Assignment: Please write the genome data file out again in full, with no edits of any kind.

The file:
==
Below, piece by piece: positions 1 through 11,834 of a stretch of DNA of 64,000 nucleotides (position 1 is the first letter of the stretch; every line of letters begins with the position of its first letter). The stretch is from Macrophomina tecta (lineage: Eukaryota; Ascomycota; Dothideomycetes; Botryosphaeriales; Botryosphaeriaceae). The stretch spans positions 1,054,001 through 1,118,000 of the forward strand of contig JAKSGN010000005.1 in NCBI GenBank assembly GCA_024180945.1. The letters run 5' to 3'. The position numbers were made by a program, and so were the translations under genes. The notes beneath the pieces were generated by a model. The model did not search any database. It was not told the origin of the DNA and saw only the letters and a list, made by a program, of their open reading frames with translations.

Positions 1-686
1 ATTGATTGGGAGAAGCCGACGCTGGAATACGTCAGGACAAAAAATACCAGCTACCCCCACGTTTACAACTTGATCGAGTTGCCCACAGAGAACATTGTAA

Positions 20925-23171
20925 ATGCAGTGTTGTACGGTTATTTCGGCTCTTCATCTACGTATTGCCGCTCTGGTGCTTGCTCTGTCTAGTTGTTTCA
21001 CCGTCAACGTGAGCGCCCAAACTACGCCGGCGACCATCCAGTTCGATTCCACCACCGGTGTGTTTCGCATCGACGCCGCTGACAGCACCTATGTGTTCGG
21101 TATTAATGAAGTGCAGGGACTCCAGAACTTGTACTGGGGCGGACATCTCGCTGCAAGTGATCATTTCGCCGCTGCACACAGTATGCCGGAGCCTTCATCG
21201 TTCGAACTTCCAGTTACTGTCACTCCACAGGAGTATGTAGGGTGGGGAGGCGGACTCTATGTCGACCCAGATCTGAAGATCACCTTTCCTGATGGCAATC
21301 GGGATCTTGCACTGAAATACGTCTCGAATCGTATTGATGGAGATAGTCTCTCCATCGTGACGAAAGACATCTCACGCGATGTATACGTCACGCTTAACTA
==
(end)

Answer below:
Below, piece by piece: positions 1 through 11,834 of a stretch of DNA of 64,000 nucleotides (position 1 is the first letter of the stretch; every line of letters begins with the position of its first letter). The stretch is from Macrophomina tecta (lineage: Eukaryota; Ascomycota; Dothideomycetes; Botryosphaeriales; Botryosphaeriaceae). The stretch spans positions 1,054,001 through 1,118,000 of the forward strand of contig JAKSGN010000005.1 in NCBI GenBank assembly GCA_024180945.1. The letters run 5' to 3'. The position numbers were made by a program, and so were the translations under genes. The notes beneath the pieces were generated by a model. The model did not search any database. It was not told the origin of the DNA and saw only the letters and a list, made by a program, of their open reading frames with translations.

Positions 1-686
1 ATTGATTGGGAGAAGCCGACGCTGGAATACGTCAGGACAAAAAATACCAGCTACCCCCACGTTTACAACTTGATCGAGTTGCCCACAGAGAACATTGTAA

Positions 20925-23171
20925 ATGCAGTGTTGTACGGTTATTTCGGCTCTTCATCTACGTATTGCCGCTCTGGTGCTTGCTCTGTCTAGTTGTTTCA
21001 CCGTCAACGTGAGCGCCCAAACTACGCCGGCGACCATCCAGTTCGATTCCACCACCGGTGTGTTTCGCATCGACGCCGCTGACAGCACCTATGTGTTCGG
21101 TATTAATGAAGTGCAGGGACTCCAGAACTTGTACTGGGGCGGACATCTCGCTGCAAGTGATCATTTCGCCGCTGCACACAGTATGCCGGAGCCTTCATCG
21201 TTCGAACTTCCAGTTACTGTCACTCCACAGGAGTATGTAGGGTGGGGAGGCGGACTCTATGTCGACCCAGATCTGAAGATCACCTTTCCTGATGGCAATC
21301 GGGATCTTGCACTGAAATACGTCTCGAATCGTATTGATGGAGATAGTCTCTCCATCGTGACGAAAGACATCTCACGCGATGTATACGTCACGCTTAACTA